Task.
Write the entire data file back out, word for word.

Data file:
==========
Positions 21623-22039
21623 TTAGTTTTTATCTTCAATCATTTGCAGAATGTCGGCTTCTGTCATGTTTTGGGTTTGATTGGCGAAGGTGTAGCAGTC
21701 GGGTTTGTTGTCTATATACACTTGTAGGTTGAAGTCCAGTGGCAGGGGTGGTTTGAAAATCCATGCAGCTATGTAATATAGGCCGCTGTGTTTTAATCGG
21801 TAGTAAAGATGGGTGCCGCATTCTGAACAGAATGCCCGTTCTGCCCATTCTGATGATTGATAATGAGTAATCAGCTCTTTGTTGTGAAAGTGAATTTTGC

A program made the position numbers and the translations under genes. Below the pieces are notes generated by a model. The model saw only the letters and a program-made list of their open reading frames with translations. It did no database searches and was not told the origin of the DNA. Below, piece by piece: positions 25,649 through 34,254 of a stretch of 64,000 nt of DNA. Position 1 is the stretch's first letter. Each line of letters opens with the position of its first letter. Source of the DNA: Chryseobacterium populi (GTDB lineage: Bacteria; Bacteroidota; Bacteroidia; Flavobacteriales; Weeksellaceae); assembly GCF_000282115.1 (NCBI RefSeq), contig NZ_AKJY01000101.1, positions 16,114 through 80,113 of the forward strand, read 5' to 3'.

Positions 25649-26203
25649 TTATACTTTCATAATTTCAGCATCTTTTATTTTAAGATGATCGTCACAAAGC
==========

Positions 21623-22039
21623 TTAGTTTTTATCTTCAATCATTTGCAGAATGTCGGCTTCTGTCATGTTTTGGGTTTGATTGGCGAAGGTGTAGCAGTC
21701 GGGTTTGTTGTCTATATACACTTGTAGGTTGAAGTCCAGTGGCAGGGGTGGTTTGAAAATCCATGCAGCTATGTAATATAGGCCGCTGTGTTTTAATCGG
21801 TAGTAAAGATGGGTGCCGCATTCTGAACAGAATGCCCGTTCTGCCCATTCTGATGATTGATAATGAGTAATCAGCTCTTTGTTGTGAAAGTGAATTTTGC

A program made the position numbers and the translations under genes. Below the pieces are notes generated by a model. The model saw only the letters and a program-made list of their open reading frames with translations. It did no database searches and was not told the origin of the DNA. Below, piece by piece: positions 25,649 through 34,254 of a stretch of 64,000 nt of DNA. Position 1 is the stretch's first letter. Each line of letters opens with the position of its first letter. Source of the DNA: Chryseobacterium populi (GTDB lineage: Bacteria; Bacteroidota; Bacteroidia; Flavobacteriales; Weeksellaceae); assembly GCF_000282115.1 (NCBI RefSeq), contig NZ_AKJY01000101.1, positions 16,114 through 80,113 of the forward strand, read 5' to 3'.

Positions 25649-26203
25649 TTATACTTTCATAATTTCAGCATCTTTTATTTTAAGATGATCGTCACAAAGC